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Hot and dry weather making way for possible thunderstorms later this week

Looking southeast from the skies above Fort St. John on a mainly sunny day. Photo by Chris Newton
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FORT ST. JOHN, B.C. — Environment Canada forecasters say that the Peace Region won’t be getting a much-needed dump of precipitation anytime soon, and an unstable airmass could exacerbate the current dry conditions later this week.

Meteorologist Cindy Yu says that a ridge of high pressure will be bringing sunny skies and temperatures into the high-20’s or even low 30’s to Fort St. John during the first half of the week. Yu said however that temperatures will start to return to the low- to mid-20’s in the latter half of the week, as a low pressure trough moves across B.C. from the Alaska Panhandle.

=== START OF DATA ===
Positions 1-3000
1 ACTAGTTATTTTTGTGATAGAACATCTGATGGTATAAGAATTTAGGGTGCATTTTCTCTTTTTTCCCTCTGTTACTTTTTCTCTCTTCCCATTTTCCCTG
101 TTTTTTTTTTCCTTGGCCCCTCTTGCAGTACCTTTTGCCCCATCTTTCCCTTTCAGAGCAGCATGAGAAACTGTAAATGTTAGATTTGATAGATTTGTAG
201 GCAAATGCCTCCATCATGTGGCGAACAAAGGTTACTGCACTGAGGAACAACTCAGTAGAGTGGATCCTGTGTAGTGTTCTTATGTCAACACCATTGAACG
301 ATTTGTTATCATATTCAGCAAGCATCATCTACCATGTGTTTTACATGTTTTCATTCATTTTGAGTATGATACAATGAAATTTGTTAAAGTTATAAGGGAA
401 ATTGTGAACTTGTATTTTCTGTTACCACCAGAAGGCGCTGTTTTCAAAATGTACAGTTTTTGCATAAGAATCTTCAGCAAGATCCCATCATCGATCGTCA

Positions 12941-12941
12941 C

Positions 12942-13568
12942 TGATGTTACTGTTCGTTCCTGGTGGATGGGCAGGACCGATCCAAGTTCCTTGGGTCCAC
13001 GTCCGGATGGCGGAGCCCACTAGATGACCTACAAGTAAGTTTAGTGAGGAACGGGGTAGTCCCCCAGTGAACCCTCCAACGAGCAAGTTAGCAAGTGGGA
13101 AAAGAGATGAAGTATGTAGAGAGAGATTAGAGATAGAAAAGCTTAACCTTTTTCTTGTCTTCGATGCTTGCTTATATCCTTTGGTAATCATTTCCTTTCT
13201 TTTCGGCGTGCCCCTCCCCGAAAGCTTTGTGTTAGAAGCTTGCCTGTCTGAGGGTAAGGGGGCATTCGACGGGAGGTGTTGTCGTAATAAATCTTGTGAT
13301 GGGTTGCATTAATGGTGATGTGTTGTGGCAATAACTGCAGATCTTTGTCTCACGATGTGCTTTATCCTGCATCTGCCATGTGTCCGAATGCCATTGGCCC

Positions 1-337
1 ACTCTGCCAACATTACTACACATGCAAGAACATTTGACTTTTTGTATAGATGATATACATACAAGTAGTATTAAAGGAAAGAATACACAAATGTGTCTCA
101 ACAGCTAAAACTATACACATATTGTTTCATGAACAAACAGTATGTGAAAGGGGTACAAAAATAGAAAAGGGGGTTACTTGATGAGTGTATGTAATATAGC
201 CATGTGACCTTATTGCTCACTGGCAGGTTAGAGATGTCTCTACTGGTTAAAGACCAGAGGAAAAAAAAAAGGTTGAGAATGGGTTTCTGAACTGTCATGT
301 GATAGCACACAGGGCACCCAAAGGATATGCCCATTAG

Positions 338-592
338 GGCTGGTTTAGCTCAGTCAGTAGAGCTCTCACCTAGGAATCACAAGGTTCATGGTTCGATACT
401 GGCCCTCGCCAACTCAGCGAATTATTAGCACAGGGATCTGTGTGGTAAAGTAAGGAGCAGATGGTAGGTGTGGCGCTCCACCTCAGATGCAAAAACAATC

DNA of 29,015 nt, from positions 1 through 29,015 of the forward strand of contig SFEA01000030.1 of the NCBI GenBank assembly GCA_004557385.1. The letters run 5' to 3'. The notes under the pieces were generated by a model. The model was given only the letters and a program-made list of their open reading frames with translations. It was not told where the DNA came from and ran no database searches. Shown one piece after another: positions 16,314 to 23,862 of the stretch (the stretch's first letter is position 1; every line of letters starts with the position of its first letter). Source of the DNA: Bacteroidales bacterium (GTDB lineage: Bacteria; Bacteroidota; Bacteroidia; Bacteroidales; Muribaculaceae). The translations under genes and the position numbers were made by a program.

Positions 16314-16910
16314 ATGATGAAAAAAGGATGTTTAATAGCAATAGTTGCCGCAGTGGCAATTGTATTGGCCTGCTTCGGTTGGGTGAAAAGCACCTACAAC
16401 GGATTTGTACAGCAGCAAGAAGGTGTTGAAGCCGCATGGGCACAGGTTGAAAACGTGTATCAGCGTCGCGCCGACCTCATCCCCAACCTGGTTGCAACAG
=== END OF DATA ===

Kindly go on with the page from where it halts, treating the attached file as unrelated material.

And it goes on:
She said however that the passing front will be followed by an unstable airmass that could result in thunderstorms across Northeast B.C. Yu said that while those possible storms would cause localized precipitation, the region isn’t forecast to see any significant, steady rainfall that would help lower the current fire danger rating, which is sitting at between high and extreme in much of the northeast.

The BC Wildfire Service says that says that while no new human-caused wildfires were started in this corner of the province over the Victoria Day long weekend, a number of lightning-caused fires were started north of Fort St. John after a band of thunderstorms erupted on Sunday evening.

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